Age-appropriate cognitive explanations and sensorimotor demonstrations to go with these affective skills. Students will learn:
How we create stress for drivers by our behavior in and around cars.
To observe our natural competitiveness for space and how to voluntarily reduce it.
To become aware of our anger in disputes about public spaces and right of way, how we express it, how it influences others, what are its health consequences, and how to defuse it.
To avoid learned aggression by analyzing television scenes of drivers behaving badly and getting away with it.
To practice learned optimism as pedestrians, passengers, and road users by formulating positive assumptions and outcomes.
To activate natural feelings of compassion and sympathy for the basic rights and needs of strangers in public places, and to appreciate community feelings.
To practice self-witnessing activities as passengers with parents in cars
To practice self-witnessing activities as pedestrians and other road uses
To practice group discussions on civility and human rights in road situations
Age-appropriate review of the affective skills and their extension to these cognitive skills with sensorimotor demonstrations. Students will learn:
To become more aware of habits of thinking while walking or riding.
To develop objective judgment about strangers' behavior.
To develop emotional intelligence as drivers, passengers, and pedestrians.
To critically analyze driving incidents (scenario analysis) by focusing on identifying choice-points (how to prevent or break the chain of errors that leads to catastrophe).
To acknowledge the human rights of all drivers.
To acknowledge passengers' rights (their convenience, comfort, and safety).
To acknowledge pedestrians rights (why they must have the right of way).
To acknowledge the rights of bicycle riders and how to behave near them.
To acknowledge the rights of truck drivers, the need for truck deliveries, and how to behave near them.
To practice group discussions on the importance of civility in public behavior (respecting mutual rights, inalienable rights, fairness, character, community, etc.)
To be able to defend the ideal of social responsibility in public places
To recognize the benefits and rewards of being supportive and positive.
To practice self-witnessing activities as passengers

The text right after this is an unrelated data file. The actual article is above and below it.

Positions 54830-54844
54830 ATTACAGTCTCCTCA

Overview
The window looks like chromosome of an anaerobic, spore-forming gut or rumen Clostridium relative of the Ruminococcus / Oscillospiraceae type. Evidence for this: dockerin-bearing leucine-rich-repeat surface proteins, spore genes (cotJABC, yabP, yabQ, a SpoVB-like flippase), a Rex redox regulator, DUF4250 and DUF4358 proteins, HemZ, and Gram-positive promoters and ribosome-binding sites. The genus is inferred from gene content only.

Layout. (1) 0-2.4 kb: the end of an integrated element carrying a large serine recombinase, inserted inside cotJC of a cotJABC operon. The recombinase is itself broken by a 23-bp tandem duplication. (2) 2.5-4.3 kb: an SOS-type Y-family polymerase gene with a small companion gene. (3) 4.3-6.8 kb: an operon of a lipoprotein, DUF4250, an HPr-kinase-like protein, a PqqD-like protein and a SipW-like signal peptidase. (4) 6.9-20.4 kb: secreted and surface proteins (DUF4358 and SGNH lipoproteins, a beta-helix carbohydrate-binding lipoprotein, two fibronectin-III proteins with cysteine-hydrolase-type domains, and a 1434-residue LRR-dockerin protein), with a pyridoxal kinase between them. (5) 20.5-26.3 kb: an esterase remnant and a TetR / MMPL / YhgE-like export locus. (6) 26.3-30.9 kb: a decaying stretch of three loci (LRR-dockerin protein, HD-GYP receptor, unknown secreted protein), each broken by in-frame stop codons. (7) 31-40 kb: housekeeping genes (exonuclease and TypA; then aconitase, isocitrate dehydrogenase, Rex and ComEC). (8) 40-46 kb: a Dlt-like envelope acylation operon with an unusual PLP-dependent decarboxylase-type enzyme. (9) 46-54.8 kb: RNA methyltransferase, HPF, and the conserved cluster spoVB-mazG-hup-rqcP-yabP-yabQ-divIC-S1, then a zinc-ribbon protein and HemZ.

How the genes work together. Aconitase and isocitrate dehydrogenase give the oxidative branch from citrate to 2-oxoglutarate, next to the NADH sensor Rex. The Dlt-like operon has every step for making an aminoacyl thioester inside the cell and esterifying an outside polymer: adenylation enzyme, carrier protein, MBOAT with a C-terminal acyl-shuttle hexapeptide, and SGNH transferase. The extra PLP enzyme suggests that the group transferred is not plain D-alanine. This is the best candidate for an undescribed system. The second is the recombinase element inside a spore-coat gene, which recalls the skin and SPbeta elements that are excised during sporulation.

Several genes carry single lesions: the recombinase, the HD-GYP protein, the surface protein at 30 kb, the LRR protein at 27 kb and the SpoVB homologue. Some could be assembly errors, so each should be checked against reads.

To practice self-witnessing activities as pedestrians and other road uses
Age-appropriate review of the affective and cognitive skills and their extension to these sensorimotor skills. Students will learn:
To practice with hands-on coordination skills with a driving simulator and supervised highway experience
To practice self-witnessing and self-regulation techniques for acquiring automotive discipline skills
To develop ability to monitor and control one's risk-taking tendency under various driving circumstances
To stay alert by acquiring attentional checking routines
To be prepared in handling emergencies (performing appropriate safety principles under emotionally challenging conditions)
To be prepared in handling aggressive drivers or road users (performing emotionally intelligent strategies)
To practice appropriate and effective driver-to-driver communication by learning to control facial rage, observing local driving norms, performing random acts of kindness, and practicing supportive rather than aggressive driving strategies
To train for multi-tasking (phone, dashboard dining, children, email, GPS communication, etc.)
To practice basic driving exercises within a group context as preparation for QDC membership (see below)
To act with appreciation and cooperation towards traffic law enforcement and education
There may be a concern about adding another layer to the school curriculum schedule, but the need for driving psychology cannot be questioned. There may be an opportunity to consolidate current efforts in traffic safety, non-violent conflict resolution, and Self Science programs, with the new driving psychology curriculum--all under the rubric of emotional intelligence training. But it's clear that driving must be addressed explicitly at all levels of public education.
In addition to graduated licensing and the new K-12 driving psychology curriculum described above, adult drivers need continuing training through Quality Driving Circles (QDCs). QDCs may be organized in neighborhood, family, school, workplace, or as online asynchronous groups. QDCs are voluntary groups of 2 to 10 who meet regularly to help and encourage one another to follow a driving self-improvement program. Some drivers have sufficient motivation to accomplish this on their own, but in our experience the majority of drivers do not. Consider the case of dieting and losing weight. A few can do it on their own and stay trim, fit, and healthy for years afterwards, but the majority of Americans are overweight and spend billions each year on methods to stay trim. Support groups increase the likelihood that change will be successful. Most drivers need a social and instructional support group to maintain a lifelong motivation for self-improvement activities such as